Licensing of short-term lets – Scottish Parliament Consultation
Posted on: October 5, 2021
Our response to the Scottish Parliamentary Committee examining pending legislation on the regulation of short-term lets
Public Consultation By: Local Government, Housing and Planning Committee of the Scottish Parliament
Overview: The Scottish Government has told the Local Government, Housing and Planning Committee that it will be laying draft laws before the Scottish Parliament requiring local authorities to introduce a licensing system for short-term let accommodation. The Committee wants to hear public views about the suggested licensing scheme for short term lets. The Committee is particularly keen to hear about concerns anyone may have about the proposals and to receive suggestions as to how these could be solved.
Opened for comments: 27 Sepetember2021
Closing date for comments: 29 October 2021
Q) How would you describe your view of the proposed licensing system for short-term lets?
Cockburn Answer: Strongly support
Q) Why do you think this? (please tick all that apply)
- It will safeguard the amenity of people living alongside short-term lets.
- It will protect existing communities in areas with high visitor numbers.
- It brings short-term lets into line with other tourism businesses.
- It will ensure short-term lets meet minimum safety and management standards.
- It protects legitimate short-term let businessesOther reason(s) Please specify in the box below:
Q) Other reason(s) please specify in the box below
- It offers the opportunity to rebalance housing provision in Edinburgh.
- It allows for the effective management on STLs in tenements and areas where shared/community access is prevalent.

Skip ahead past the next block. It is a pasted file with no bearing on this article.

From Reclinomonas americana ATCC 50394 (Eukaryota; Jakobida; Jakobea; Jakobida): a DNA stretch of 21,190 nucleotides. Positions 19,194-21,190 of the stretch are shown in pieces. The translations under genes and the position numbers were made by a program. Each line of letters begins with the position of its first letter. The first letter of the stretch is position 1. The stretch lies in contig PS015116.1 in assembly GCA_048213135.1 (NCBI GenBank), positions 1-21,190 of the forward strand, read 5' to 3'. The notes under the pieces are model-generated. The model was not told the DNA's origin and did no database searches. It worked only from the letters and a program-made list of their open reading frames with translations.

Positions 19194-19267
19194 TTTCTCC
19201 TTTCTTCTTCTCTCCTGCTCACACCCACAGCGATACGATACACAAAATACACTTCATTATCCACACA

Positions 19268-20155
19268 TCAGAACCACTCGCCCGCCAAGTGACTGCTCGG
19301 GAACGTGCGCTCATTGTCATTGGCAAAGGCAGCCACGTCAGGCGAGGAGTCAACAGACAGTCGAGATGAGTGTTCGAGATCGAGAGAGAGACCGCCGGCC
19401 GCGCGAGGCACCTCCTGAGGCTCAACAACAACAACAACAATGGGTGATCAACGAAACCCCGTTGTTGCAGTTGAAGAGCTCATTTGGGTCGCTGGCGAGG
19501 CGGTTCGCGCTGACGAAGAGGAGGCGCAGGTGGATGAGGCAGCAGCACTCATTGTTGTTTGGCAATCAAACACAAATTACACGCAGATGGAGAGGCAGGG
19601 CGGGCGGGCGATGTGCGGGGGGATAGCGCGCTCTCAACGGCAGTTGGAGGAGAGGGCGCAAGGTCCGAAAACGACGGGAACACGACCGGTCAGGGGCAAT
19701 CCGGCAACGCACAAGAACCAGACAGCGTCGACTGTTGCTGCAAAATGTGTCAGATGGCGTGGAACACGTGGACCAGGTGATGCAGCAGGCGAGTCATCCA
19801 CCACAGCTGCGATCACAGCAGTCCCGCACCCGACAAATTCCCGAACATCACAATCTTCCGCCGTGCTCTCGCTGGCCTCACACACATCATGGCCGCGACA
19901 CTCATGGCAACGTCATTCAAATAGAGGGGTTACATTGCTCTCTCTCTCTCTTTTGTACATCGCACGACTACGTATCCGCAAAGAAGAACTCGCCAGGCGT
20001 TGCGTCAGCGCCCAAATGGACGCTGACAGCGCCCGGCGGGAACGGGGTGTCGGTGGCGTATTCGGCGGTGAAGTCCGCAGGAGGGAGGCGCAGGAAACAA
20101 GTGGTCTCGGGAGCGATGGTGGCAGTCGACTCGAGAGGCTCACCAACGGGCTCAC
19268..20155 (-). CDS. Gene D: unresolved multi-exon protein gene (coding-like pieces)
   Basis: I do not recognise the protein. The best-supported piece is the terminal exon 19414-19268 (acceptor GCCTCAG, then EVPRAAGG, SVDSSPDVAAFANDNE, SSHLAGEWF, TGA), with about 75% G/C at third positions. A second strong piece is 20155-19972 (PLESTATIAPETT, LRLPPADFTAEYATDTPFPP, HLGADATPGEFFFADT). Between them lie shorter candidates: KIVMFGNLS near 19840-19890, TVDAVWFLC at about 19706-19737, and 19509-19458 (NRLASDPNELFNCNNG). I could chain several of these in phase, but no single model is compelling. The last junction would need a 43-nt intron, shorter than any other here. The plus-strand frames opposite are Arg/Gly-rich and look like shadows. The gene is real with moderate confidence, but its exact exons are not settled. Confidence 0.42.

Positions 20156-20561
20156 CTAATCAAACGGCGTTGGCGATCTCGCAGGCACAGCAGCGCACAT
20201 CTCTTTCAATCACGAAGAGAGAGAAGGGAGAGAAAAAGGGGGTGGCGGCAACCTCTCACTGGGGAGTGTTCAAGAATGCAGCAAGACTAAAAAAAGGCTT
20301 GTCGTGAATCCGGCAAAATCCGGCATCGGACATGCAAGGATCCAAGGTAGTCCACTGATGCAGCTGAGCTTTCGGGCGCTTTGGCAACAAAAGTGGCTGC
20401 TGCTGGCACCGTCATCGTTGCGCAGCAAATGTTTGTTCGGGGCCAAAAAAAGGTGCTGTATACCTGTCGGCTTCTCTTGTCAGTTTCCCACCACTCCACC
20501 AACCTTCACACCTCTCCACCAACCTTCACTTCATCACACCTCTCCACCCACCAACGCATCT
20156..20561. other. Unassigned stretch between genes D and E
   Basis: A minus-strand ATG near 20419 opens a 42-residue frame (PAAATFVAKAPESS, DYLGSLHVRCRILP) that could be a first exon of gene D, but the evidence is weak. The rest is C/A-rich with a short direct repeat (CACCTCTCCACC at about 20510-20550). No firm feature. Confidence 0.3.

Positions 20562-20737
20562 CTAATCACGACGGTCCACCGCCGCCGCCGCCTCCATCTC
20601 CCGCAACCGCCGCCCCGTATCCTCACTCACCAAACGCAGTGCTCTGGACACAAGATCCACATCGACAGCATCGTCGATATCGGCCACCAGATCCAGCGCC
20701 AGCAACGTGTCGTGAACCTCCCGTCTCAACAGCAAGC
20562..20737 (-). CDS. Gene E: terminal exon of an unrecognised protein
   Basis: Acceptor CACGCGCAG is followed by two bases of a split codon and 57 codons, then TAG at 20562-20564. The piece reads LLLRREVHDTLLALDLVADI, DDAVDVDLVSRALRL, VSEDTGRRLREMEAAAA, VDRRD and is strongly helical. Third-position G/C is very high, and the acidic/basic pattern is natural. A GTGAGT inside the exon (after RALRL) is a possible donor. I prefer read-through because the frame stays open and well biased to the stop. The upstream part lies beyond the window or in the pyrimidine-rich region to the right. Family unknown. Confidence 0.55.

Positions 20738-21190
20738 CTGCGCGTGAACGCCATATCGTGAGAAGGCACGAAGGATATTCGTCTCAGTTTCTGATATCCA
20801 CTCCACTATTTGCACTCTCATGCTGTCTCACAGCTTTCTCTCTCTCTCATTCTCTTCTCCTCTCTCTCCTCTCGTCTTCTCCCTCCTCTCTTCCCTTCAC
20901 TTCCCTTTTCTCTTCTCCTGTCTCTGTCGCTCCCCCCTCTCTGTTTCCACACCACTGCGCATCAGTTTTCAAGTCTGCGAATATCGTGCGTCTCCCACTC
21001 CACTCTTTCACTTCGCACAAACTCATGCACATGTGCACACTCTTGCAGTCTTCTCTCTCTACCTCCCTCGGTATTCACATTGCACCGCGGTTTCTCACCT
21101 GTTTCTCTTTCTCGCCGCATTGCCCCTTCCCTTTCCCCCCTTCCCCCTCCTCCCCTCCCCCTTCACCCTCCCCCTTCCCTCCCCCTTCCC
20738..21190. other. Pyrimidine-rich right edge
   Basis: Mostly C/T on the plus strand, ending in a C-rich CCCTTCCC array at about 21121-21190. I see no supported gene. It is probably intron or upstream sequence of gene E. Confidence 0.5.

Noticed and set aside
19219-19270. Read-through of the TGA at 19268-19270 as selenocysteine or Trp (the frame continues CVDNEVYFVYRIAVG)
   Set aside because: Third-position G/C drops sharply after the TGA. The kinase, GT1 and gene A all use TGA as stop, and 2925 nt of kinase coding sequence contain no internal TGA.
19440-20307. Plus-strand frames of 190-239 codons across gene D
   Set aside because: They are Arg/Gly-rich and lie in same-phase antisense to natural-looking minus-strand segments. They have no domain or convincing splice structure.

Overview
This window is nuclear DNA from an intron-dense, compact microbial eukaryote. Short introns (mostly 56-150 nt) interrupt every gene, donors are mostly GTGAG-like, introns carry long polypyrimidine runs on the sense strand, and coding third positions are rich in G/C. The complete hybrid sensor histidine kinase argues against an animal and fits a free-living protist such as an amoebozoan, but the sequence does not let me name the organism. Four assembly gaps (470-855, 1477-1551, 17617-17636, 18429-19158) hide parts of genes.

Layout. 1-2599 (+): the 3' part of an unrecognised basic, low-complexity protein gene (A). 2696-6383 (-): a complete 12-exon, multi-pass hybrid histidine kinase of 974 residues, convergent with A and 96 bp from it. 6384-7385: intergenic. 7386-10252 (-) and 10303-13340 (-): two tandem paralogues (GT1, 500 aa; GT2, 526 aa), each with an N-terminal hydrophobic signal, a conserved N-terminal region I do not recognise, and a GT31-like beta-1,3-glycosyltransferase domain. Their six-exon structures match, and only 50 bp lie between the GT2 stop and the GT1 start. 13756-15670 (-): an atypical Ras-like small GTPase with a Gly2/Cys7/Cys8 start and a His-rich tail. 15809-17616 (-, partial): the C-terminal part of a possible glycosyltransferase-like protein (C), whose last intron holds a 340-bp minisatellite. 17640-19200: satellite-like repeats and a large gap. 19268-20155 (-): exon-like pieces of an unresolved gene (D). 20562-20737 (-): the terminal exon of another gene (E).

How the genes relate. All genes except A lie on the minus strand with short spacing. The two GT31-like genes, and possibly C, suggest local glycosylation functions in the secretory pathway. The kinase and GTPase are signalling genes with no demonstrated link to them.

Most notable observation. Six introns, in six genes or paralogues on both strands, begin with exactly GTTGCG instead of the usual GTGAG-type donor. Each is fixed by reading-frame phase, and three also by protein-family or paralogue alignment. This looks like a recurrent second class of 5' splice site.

- It will assist in the problem of reducing long-term let accommodation where there has been a displacement from long-term to short-term rentals.
- It could form part of a toolkit of measures to help manage areas suffering from Overtourism.
- It will help reduce the level of foreign and non-city investment in residential properties where the purchaser has no intention of living in the property but views it as an investment opportunity.
- It will help manage direct and indirect impacts such as litter, waste management, anti-social behaviour, etc.
Q) Thinking about your response above, how do you think the proposed licensing system could be improved? Please set out how you think the system could be improved in the box below:
The key issue missing from the licensing system is the need for effective enforcement.
Firstly, in areas of over-provision such as Edinburgh, there is an urgent need for increased enforcement against unauthorised STL, especially whole-property STLs.
Secondly, the licensing system needs to ensure public confidence that non-compliance will be addressed swiftly and consistently. There are many circumstances where a STL landlord has ignored requests from the local authority to stop trading.
Thirdly, a Licensing system could make other actions such as compliance with tax laws easier as it simplifies data management and data sharing.
Q) Anything else? Is there anything else about the proposed licensing system, or its potential impact, that you would like to mention to the Committee. It would be helpful if you could keep any comments brief and provide evidence to support any claims made. Please set out any further comments in the box below:
In the City of Edinburgh, the issue isn’t what is coming but what has happened already. The current regulatory and enforcement regime is not fit for purpose. Many individuals and communities suffer from the expansion of STLs in their common stairs and neighbourhoods. The scale of the problem is so great that a substantial proportion of housing in central areas (and across the city too) has been given over to commercial short-term letting resulting in the depopulation of parts of the city.
We appreciate that those businesses and individuals who has operated STL may feel aggrieved but the proposed licensing system. However, their businesses seldom recognise the impact that they are having on individuals and on communities collectively. We accept that many STL businesses have operated for some time and that many have done so responsibly.
It is the total impact that needs to be addressed and we believe that the proposed licensing system will go some ways to dealing with it.